2.0 SOHC -- Neon
2.0 DOHC -- Neon, Sebring, Avenger, Talon, Stratus/Cirrus/Breeze
2.0 (WE) -- World Engine - Caliber, more (2006+)
2.0 GME / Hurricane - 2019 and newer cars, joint FCA design; 4xe in PHEV form
2.2 -- Omni, 024, Charger, Horizon, TC3, Turismo, Aries, Lancer, Reliant, Shadow, Sundance, 400, 600, Caravelle, Caravan, Voyager, LeBaron, Laser, Daytona, New Yorker, E-Class, Executive, Limousine (note: TBI and carb versions)
2.2 turbo -- LeBaron, New Yorker, Limousine, Laser, Daytona, Lancer, TC, 600, Shadow, Caravelle, Sundance, Omni, Charger, E-Class, Shelby (note: MPI)
2.2 DOHC turbo -- Spirit, Daytona (joint venture with Lotus)
2.2 DOHC turbo -- TC (joint venture with Maserati)
2.2 (Renault) -- Medallion
2.4 DOHC (CC) -- Cirrus/Stratus/Breeze, 1996+ minivans, PT
2.4 Turbo (CC) - PT GT, SRT-4, Mexican Stratus R/T
2.4 (WE) -- World Engine - Caliber, Compass, Patriot, more (2006+)
2.5 (CC) -- minivans, Aries, Reliant, Shadow, Sundance, Duster, 600, Lancer, Dynasty, Daytona, Spirit, Acclaim, LeBaron, Caravelle, Dakota (to 1995)
2.5 turbo (CC) -- minivans, Spirit, Acclaim, Shadow, Sundance, LeBaron, Daytona (Note: MPI)
2.5 (AMC) -- Wrangler, Cherokee, Premier, Dakota (96+)
2.6 (MMC) -- New Yorker, E-Class, Executive, Limousine, LeBaron, 400, 600, Aries, Reliant, Caravan, Voyager

2.5 (MMC) -- Sebring, Avenger, Cirrus, Stratus (based on 3.0)
2.7 LH series (1998-2001), Stratus/Sebring
3.0 (MMC) -- LeBaron, TC, minivans, New Yorker, Spirit, Dynasty, Daytona, Stealth, Shadow ES, Acclaim, Duster
3.0 (PRV) -- Premier, Monaco
3.0 "Pentastar" V6 (not used in North America)
3.2 LH series (1998+)
3.2 "Pentastar" V6 (Jeep Cherokee)
3.3 New Yorker, Dynasty, LH series, minivans
3.5 LH series (1998+), Prowler (steel and aluminum versions) - Chrysler considers the aluminum version to be entirely new
3.6 "Pentastar" / "Phoenix" V6: Challenger, Charger, 300/300S/300C, minivans, 200, Durango, Grand Cherokee, Ram 1500, Cherokee, Wrangler, Gladiator; in heavily modified Ferrari form, Maserati Ghibli and Quattroporte
3.7: trucks and Jeeps, 2002-?
3.8: New Yorker Fifth Avenue, Wrangler, minivans, etc - bored 3.3
3.9: trucks (based on the 318) until 2002
4.0: enlarged, modified version of the 3.8 (minivans) not to be confused with 4.0 I-6

The SLANT SIX (share basic design)

2.8 (170) -- Dart, Valiant, Lancer, Barracuda (Canada), A100, D100
3.3 (198) -- Barracuda, Challenger, Dart, Valiant, Duster, Scamp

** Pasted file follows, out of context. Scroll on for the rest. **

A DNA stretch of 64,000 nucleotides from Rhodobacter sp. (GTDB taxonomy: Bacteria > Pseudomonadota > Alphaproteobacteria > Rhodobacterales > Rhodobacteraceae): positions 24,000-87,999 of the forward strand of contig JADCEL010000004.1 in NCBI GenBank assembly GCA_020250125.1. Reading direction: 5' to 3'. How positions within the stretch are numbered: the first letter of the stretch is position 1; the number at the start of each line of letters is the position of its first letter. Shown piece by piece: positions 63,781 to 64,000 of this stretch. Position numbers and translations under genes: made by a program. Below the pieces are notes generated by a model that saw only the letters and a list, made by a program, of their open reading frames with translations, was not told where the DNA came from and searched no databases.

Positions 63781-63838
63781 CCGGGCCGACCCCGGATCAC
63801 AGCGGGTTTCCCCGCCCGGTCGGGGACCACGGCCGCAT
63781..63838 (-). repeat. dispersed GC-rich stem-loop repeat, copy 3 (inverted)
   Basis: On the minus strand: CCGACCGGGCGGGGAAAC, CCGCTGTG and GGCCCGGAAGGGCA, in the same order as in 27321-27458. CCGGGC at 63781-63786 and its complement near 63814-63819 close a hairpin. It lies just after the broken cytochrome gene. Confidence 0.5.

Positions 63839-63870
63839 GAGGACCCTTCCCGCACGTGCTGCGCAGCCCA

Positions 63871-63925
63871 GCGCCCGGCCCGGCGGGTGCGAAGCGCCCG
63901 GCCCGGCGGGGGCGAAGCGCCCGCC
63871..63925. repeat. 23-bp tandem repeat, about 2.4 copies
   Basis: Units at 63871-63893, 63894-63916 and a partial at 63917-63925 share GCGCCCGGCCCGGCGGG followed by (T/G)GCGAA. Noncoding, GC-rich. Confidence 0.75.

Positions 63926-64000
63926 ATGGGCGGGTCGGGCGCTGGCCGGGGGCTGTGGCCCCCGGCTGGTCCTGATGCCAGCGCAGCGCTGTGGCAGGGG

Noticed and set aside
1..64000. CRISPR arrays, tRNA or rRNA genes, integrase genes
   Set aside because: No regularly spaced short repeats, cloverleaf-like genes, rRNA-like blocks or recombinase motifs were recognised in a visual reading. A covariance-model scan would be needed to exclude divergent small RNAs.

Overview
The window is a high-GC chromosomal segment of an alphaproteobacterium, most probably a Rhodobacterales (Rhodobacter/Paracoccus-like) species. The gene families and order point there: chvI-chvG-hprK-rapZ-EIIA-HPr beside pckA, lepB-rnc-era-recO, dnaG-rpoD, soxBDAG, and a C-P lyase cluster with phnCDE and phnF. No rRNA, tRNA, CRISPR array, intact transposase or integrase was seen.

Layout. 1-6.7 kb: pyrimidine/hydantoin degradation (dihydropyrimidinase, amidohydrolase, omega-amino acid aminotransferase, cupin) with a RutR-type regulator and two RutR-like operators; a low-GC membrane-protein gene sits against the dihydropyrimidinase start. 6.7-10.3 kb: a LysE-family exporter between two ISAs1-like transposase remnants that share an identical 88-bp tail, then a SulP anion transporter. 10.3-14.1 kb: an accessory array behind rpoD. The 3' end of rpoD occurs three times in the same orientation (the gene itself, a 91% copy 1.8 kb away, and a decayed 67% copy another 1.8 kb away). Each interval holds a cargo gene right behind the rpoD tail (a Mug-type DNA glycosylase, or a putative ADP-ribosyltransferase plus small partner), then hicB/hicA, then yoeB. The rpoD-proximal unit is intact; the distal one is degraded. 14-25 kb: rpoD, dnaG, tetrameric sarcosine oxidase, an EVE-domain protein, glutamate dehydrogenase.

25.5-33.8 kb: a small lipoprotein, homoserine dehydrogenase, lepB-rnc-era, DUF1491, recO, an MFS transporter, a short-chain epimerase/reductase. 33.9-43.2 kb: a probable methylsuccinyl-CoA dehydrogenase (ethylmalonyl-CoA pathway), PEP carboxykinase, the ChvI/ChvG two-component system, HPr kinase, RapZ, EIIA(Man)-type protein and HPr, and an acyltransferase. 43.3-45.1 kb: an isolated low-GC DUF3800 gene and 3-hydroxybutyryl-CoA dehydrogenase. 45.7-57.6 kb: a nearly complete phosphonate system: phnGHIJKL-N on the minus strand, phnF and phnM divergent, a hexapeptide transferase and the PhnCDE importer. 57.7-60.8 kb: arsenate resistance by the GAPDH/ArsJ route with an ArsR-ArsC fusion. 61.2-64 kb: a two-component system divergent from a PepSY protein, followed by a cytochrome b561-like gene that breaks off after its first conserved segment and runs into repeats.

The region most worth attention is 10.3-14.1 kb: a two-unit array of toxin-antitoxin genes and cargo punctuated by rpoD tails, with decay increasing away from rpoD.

3.7 (225)-- Polara, Monaco, Coronet, Charger, Mirada, Diplomat, St. Regis, Challenger, Dart, Aspen, Fury, Belvedere, Satellite, Barracuda, Valiant, Duster, Scamp, Volare, Lancer, Australian Valiant series, multiple Dodge/Fargo trucks and commercial vans


(flat head) - original type Power Wagon only
215 - Australian Valiants (Hemi design)
245 - Australian Valiants (Hemi design)
265 - Australian Valiants (Hemi design)
4.0 (AMC) -- Cherokee, Wagoneer, Wrangler, Grand Cherokee
4.2 (AMC) -- Jeeps and AMC cars (before 4.0)


4.5 (273) -- Dart, Valiant, Barracuda, Coronet, Belvedere, Satellite
4.7 -- 1999 Grand Cherokee, Charger R/T (CNG), Ram 1500
5.2 (318) -- Polara, Monaco, Coronet, Charger, St. Regis, Magnum, Mirada, Challenger, Dart, Aspen, Fury, VIP, Belvedere, Satellite, Road Runner, Barracuda, Valiant, Scamp, Duster, Volare, Cordoba, LeBaron, Newport, New Yorker, Gran Fury, Imperial, Grand Cherokee, Grand Wagoneer, Diplomat, Demon, pickups and SUVs thru 2001.
5.6 (340) -- Charger, Challenger, Dart, Barracuda, Duster, Road Runner, Ramcharger
5.7 Hemi (345) -- Pickups, Charger, Challenger, Magnum, 300C, Grand Cherokee, Durango, Wagoneer
5.9 (360) -- LeBaron, Newport, New Yorker, 300, Cordoba, Diplomat, Polara, Monaco, Challenger, Dart, Aspen, Fury, Gran Fury, Barracuda, Duster, St. Regis, pickups and SUVs thru 2002.
5.9 (361) -- Coronet, Charger, Belvedere, trucks
5.9 (360-AMC) -- Wagoneer, Grand Wagoneer, AMC cars
6.1 Hemi - SRT8 models pre 2011
6.2 -- Supercharged Hemi ("Hellcat "): Charger, Challenger, Grand Cherokee, Ram 1500 TRX
6.3 (383)-- Newport, 300, Town & Country, Polara, Monaco, Coronet, Charger, Challenger, Dart, Fury, Belvedere, Satellite, Road Runner, Barracuda, Magnum
6.4 (392) Hemi - SRT8 models 2011+
6.6 (400) -- Newport, New Yorker, Town & Country, Monaco, Fury, Road Runner, Gran Fury, Charger, maybe Cordoba, Magnum, trucks, RVs
7.0 (426, Hemi & Wedge) -- Belvedere, Road Runner, GTX, Barracuda, Challenger, Charger, Coronet, Daytona, Superbird
7.2 (440) -- Newport, New Yorker, 300, Town & Country, Imperial, Polara, Monaco, Coronet, Charger, Challenger, Fury, VIP, Belvedere, Road Runner, GTX, Barracuda, Daytona, Superbird, trucks, RVs

8.0 V-10 -- Viper, Ram trucks (two versions, fairly different)
Truck version (cast iron) ended in 2002.



1.6 I-4: Perkins (European production cars, retrofits)
1.9 I-4: Detroit Diesel/VM engine, used in export cars
2.1 I-4: Renault, used in export Cherokee
2.5 I-4: VM engine, used in export cars, minivans, Jeeps
2.7 I-5: Mercedes engine, export Grand Cherokees
2.8 I-4: VM engine, used in export cars, minivans, Jeeps
3.0 I-4: Fiat engine, used in early Ram ProMaster
3.0 V-6: VM (Grand Cherokee, Ram 1500, export cars)
3.0 V6: Mercedes (Grand Cherokee, Ram 1500, Sprinter)
3.1: I-5 Detroit Diesel/VM (export Jeeps)
4.0: Mitsubishi 6DR5, used 1978-? in trucks
5.9 I-6: Cummins (trucks, 1989-)
6.7 I-6: Cummins (trucks, replaced 5.9)



Because the list of car body types was getting rather confusing we have taken this out of the FAQ.
We refer you instead to full, informative lists of cars by body type at: (rear drive cars) (front drive).